Queens Congresswoman Grace Meng today became the first House Democrat from New York to break with her party’s national leadership and come out against the Obama administration-brokered trade deal with Iran.
Ms. Meng, who represents a diverse district with a sizable Jewish community, argued that the arrangement that Secretary of State John Kerry negotiated and President Barack Obama is urging Congress to pass does not do enough to obstruct the Islamic theocracy’s nuclear program. The deal is supposed to halt the Middle Eastern country’s nuclear program in exchange for the elimination of Western economic sanctions, but Ms. Meng claimed there are insufficient safeguards in place to ensure Iran fulfills its part of the agreement.
“I strongly believe the world could and should have a better deal than that set forth in the Joint Comprehensive Plan of Action, which I will therefore oppose,” she said in a statement to the press. “I believe the inspections procedures set forth are flawed.”
The congresswoman worried that the deal would permit Iran to retain the facilities for nuclear development, and to reanimate them once the agreement’s 10-year time frame expires. Ms. Meng also highlighted the oil-fueled state’s history of funding militant Islamist groups like Hamas and Hezbollah.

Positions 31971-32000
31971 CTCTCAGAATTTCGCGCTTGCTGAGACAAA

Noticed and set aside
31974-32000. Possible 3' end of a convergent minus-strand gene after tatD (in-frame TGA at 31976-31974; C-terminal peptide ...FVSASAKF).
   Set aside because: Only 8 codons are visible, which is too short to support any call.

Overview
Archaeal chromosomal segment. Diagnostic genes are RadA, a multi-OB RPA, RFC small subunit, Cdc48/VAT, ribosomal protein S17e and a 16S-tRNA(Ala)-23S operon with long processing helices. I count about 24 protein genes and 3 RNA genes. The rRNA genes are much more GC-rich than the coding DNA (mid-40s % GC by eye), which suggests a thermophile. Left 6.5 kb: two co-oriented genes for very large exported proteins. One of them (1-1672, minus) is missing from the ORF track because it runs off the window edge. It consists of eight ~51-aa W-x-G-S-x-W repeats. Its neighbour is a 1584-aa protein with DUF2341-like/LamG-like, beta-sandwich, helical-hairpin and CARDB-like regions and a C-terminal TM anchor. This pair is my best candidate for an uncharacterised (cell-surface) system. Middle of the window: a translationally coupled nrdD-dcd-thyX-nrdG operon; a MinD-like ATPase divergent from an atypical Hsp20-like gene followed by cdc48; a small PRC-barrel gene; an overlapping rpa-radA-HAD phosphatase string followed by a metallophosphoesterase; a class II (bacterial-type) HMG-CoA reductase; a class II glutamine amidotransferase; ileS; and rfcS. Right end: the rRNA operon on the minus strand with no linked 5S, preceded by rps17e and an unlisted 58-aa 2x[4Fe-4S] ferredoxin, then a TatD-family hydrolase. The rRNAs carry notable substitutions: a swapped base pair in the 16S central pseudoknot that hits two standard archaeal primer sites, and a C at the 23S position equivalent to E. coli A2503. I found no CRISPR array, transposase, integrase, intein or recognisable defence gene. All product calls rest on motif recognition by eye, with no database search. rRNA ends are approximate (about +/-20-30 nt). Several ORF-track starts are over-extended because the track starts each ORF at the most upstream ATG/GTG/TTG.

“The immediate sanctions relief provided Iran in the deal would incentivize the funding of terrorism and lessen Iran’s interest in restraining its nuclear ambitions over the long term,” she warned.
“I commend President Obama and Secretary Kerry for their efforts to prevent Iran from acquiring a nuclear weapon, but the deal before us now is simply too dangerous for the American people,” she said, though she maintained hope for future negotiations. “I have every confidence a better deal can be realized.”
To prevent the deal from becoming international law, Congress must not only vote against it, but successfully override the president’s presumptive veto. Political observers say this is unlikely.
Assemblyman Dov Hikind, a Brooklyn Democrat, was arrested last week for protesting the treaty outside the office of Senator Charles Schumer, who has yet to declare how he will vote on the proposal. Congressman Eliot Engel, a Bronx Democrat, told the Observer last week that he found aspects of the agreement “very troubling” and hinted he could vote against it.